Humans are tribal. We need to belong to groups. But this instinct to belong is also an instinct to exclude. Besides the positive benefits of these social structures, they all share some undesired antipatterns and bubble effects, including:
- Silo Mentality: people and teams within the bubble want to protect their information, not share it with others in the same company.
- Limited Discoverability: learnings, knowledge, and information outside the bubble cannot be reached and discovery is limited (is this a universe or multiverse?)
- Poor Learning Retention: information and learnings are lost forever when people leave the company.
- Duplication: when sharing is limited, work is duplicated; the same ideas are developed and the same impediments are tackled across multiple silos.
When learnings become trapped in bubbles, knowledge is hidden. Teams face similar issues, run similar experiments, develop the same antipatterns, and fail to use each other’s learnings.
We can observe various forms of bubbles within organizations: role-based silos, agile, Scrum, Kanban teams, long-lived value stream–aligned teams, and so on.
1: Waterfall Bubbles
On a conference call about the effectiveness of the new Jira set-ups, a lengthy discussion took place about how to configure notification mechanisms when tasks move from one state to the other. At one point, I asked why the notifications were needed. What would happen if the developer forgot to move a task on the board and the notification wasn’t triggered? The response was silence. No one could think of any other way that the person in the next stage in the process would know that they had work waiting for them. Knowledge workers have become so accustomed to working with tools and in their own silos that it didn’t occur to them that they could actually speak to each other, pick up the phone, or bellow across the desks that they’d finished their task. Traditional, sequential, waterfall delivery methods create bubbles in each role-based silo. Analysts talk to analysts. Architects go to dinner together. Developers are down at the pub while the testers are testing. IT Ops are too busy fire-fighting. Information between waterfall bubbles travels by handoffs and document passing with loss of knowledge as described in Antipattern 8.1.
2: Agile Team Bubbles
The idea of agile teams comes with many positive behavioral patterns. They’re small, cross-functional, multidisciplinary, long-lived entities with a clear focus, accountability, and the autonomy to self-organize. Their members build inward-looking behaviors, not connecting and sharing learnings with the rest of the organization. They collaborate daily in person to plan and discuss progress, impediments, and opportunities. When agile teams work well, their members build strong social connections and loyalty. The team succeeds or learns together. As those connections strengthen, there is a risk that they form bubbles disconnected from the rest of the organization. Even with a positive organization for complex work, in the absence of deliberate intent, learning can be confined within invisible barriers instead of flowing freely throughout the organization.
3: Value Stream Bubbles
Long-lived teams built around long-lived value streams should provide an optimal, stable flow of communication and learning and enable teams to produce better designs. Even these teams-of-teams can become bubbles. The challenge is balancing how and when to direct communications only through the value streams or share them with the rest of the organization. In an effort to optimize the value stream information and flow of learning, organizations sometimes go as far as inadvertently cutting communication lines beyond the value streams. This fails to optimize for overall organizational performance.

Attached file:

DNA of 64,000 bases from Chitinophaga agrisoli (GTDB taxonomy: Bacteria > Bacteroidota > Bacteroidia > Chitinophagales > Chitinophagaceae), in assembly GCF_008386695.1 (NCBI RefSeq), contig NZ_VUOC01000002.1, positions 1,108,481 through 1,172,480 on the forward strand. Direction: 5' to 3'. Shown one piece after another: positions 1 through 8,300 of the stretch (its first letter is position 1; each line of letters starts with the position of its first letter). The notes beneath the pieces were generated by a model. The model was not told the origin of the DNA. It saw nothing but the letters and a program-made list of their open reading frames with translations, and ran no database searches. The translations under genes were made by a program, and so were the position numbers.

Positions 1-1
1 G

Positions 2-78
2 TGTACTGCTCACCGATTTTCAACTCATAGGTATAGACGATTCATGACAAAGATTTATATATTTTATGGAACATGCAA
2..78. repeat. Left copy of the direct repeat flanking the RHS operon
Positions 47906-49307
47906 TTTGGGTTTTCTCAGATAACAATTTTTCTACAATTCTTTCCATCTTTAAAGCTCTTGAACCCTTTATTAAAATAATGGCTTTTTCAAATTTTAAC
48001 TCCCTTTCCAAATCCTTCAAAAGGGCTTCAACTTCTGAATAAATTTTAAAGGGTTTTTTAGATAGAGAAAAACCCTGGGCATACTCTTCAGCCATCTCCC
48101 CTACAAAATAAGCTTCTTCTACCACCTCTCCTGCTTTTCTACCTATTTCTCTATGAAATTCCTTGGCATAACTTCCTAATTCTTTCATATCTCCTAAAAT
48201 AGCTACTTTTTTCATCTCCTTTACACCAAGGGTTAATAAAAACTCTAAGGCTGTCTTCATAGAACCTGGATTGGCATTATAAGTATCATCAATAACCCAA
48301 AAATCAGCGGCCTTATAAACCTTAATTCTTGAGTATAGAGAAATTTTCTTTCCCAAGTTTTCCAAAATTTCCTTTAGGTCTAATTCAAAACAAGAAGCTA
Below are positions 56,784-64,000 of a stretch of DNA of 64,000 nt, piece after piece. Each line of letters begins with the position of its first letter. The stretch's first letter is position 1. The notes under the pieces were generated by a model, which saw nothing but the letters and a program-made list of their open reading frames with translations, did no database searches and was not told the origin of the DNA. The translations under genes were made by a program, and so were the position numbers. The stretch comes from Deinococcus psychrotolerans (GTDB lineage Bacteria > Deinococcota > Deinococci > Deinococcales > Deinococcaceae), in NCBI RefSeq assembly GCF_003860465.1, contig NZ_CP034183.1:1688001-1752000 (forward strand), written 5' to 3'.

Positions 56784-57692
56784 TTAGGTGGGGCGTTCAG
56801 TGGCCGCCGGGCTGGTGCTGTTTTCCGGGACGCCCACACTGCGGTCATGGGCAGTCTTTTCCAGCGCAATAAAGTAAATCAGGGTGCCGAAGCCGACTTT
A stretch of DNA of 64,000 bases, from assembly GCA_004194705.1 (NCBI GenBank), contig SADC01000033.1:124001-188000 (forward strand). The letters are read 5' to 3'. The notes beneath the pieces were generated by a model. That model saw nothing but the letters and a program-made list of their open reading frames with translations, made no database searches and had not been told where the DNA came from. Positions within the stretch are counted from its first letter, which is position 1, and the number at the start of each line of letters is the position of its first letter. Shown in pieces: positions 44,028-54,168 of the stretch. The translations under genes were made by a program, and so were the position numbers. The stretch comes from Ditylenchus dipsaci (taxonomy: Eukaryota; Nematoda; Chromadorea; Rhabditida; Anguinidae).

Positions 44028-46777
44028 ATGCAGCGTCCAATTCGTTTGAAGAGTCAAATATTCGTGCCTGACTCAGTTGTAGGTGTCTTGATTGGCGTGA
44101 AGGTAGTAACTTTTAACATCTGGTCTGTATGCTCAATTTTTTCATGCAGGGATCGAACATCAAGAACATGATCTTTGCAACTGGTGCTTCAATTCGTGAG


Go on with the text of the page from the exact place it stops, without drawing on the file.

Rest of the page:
ASREDS Learning Loop
To counter learning bubbles, the authors of Sooner Safer Happier developed the the ASREDS learning loop: Align, Sense, Response, Experiment, Distill, and Share.
The ASREDS Learning Loop
(from Sooner Safer Happier by Jonathan Smart, Zsolt Berend, Myles Ogilvie, and Simon Rohrer.)
The loop begins by clearly calling out Align, to ensure that there is clear alignment to the higher level intent, goal, North Star, mission, or outcome hypothesis. This is the first step of the learning loop—it installs vertical transparency (as we saw in Pattern 5.3), and it connects the otherwise disconnected bubbles of strategy and delivery teams. Determine your aligned hypothesis that you want to learn about here.
Once aligned, it’s time to Sense the context, the customer, terrain, history, behavioral patterns, antipatterns, underlying mental models, values, and one’s own learning so far. It is fundamental to learn and understand the starting point, the unique context. As G.K. Chesterton is attributed as saying, “Don’t ever take a fence down until you know why it was put up.” Start where you are. Subscribe to learning from others, and sense the outside world to learn new potential patterns of success.
Next Respond by designing one or more experiments in order to test the hypothesis. These could be new or they could be the amplification or dampening of previous experiments.
Experiment and Distill
Then, run the Experiment and Distill the results to generate insights and metrics. Discuss it with participants in the experiment; run a retrospective or debrief to identify learnings.
Finally, Share by publishing the learning and updating doctrines and patterns. This enables others to pick it up when at the Sense step. This final Share step in the loop is essential, and I find it is rarely done.
To read more, check out Sooner Safer Happier: Anitpattern and Patterns for Business Agility from Jonathan Smart, Zsolt Berend, Myles Ogilvie, and Simon Rohrer.